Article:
Third Circuit Court of Appeals Announces New “Total Employment Situation” Test to Determine if Parent Company is “Joint Employer” Under the FLSA

The Third Circuit Court of Appeals, in a case of first impression, has declared that it will now apply a broader “total employment situation” test to determine whether companies are “joint employers” for purposes of determining liability under the Fair Labor Standards Act (FLSA).

In In re: Enterprise Rent-A-Car Wage & Hour Employment Practices Litigation, Nicholas Hickton (“Hickton”), a former branch manager at Enterprise-Rent-a-Car Company of Pittsburgh, filed an FLSA collective action in the U.S. District Court for the Western District of Pennsylvania claiming that all Enterprise-Rent-a-Car Company of Pittsburgh branch managers and assistant branch managers had not been paid overtime wages. Hickton named as defendants both the local agency and its parent company and sole shareholder, Enterprise Holdings, Inc. The District Court ruled that Enterprise Holdings was not a “joint employer” and that, therefore, the plaintiffs could only sue the local Enterprise agencies for which they worked.

While the Third Circuit affirmed the District Court’s decision, it also ruled that the test applied to determine whether a parent company is a “joint employer” under the FLSA should be expanded. Under its new test, the Third Circuit ruled that courts evaluating whether a joint employment relationship exists should consider each company’s (1) authority to hire and fire the employees at issue; (2) authority to promulgate work rules and assignments and set conditions of employment, including compensation, benefits, and hours; (3) day-to-day supervision, including employee discipline; and (4) control of employee records. However, the Court stressed that this list of factors is not exhaustive and that other indicia of a parent company’s “significant control” over its employees could be persuasive even if some of the factors listed above were not met. For example, the Third Circuit indicated that a parent company’s communications to its subsidiaries may create liability for the parent if those suggestions are “mandatory directions” instead of “mere recommendations.” The Court then went on to hold that a determination of joint employment status must be based on the “total employment situation” and the “economic realities” of the relationship.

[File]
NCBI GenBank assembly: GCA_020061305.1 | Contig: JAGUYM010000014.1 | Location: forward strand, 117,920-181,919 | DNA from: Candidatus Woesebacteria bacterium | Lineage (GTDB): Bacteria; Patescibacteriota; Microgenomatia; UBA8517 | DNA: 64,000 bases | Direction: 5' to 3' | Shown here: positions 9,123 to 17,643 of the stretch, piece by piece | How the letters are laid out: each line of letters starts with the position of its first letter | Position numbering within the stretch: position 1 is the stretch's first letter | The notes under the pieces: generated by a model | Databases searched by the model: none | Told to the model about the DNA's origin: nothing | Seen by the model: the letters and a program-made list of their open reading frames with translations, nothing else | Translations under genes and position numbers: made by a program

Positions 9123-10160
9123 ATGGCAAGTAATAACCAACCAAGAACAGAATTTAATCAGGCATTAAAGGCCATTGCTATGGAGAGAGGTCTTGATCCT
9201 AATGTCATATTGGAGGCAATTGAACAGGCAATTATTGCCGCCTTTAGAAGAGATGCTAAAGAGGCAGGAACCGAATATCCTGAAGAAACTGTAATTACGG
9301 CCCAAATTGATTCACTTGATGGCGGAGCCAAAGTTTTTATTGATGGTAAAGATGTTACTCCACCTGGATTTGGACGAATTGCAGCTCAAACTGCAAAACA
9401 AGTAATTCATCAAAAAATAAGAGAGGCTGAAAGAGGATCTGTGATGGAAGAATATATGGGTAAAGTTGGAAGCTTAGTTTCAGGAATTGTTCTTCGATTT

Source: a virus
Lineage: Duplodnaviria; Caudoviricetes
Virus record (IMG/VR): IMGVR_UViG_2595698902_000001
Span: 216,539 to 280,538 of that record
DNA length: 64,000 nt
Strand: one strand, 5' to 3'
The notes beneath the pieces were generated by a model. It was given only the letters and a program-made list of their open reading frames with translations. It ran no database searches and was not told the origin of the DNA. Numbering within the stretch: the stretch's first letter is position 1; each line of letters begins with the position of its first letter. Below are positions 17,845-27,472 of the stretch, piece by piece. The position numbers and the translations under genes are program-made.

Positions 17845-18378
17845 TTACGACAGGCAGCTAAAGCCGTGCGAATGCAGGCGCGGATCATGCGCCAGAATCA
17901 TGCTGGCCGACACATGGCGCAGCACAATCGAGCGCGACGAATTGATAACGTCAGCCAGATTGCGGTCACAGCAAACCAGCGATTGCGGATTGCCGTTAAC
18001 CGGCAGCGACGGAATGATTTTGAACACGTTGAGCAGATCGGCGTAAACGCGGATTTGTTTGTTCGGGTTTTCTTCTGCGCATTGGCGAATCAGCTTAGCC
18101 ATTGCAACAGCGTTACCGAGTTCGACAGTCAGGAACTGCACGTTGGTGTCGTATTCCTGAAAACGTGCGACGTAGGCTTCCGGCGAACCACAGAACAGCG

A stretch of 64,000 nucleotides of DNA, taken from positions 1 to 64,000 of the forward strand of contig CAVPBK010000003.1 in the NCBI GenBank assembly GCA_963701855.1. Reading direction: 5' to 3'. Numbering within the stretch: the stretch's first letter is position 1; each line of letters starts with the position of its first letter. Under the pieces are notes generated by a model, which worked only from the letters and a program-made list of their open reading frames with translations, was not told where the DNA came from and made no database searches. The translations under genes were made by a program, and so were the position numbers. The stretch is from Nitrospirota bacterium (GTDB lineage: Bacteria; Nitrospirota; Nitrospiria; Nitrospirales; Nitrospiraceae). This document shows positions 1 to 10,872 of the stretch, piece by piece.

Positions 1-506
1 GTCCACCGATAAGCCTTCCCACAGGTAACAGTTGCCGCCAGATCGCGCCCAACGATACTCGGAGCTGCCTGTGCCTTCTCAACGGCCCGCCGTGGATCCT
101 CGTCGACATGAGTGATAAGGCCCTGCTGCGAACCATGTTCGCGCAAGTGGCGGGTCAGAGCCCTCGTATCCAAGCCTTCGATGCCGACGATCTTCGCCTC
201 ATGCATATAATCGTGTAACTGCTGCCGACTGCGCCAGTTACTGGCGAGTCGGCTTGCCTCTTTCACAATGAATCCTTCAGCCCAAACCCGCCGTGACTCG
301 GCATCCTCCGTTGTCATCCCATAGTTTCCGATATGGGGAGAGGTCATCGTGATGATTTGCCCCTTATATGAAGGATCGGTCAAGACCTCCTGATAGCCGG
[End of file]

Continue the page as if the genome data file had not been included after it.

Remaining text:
This new standard is another reminder to companies with subsidiaries or joint ventures to carefully consider, if the goal is to avoid FLSA liability, the amount of direct or indirect control such companies retain over the employees of those subsidiaries and/or joint ventures. The more control that is exerted or retained over such employees by a company, the more difficulty that company will have in avoiding joint employer liability.

Joseph Tilson and Jeremy Glenn, Meckler Bulger Tilson Marick & Pearson LLP

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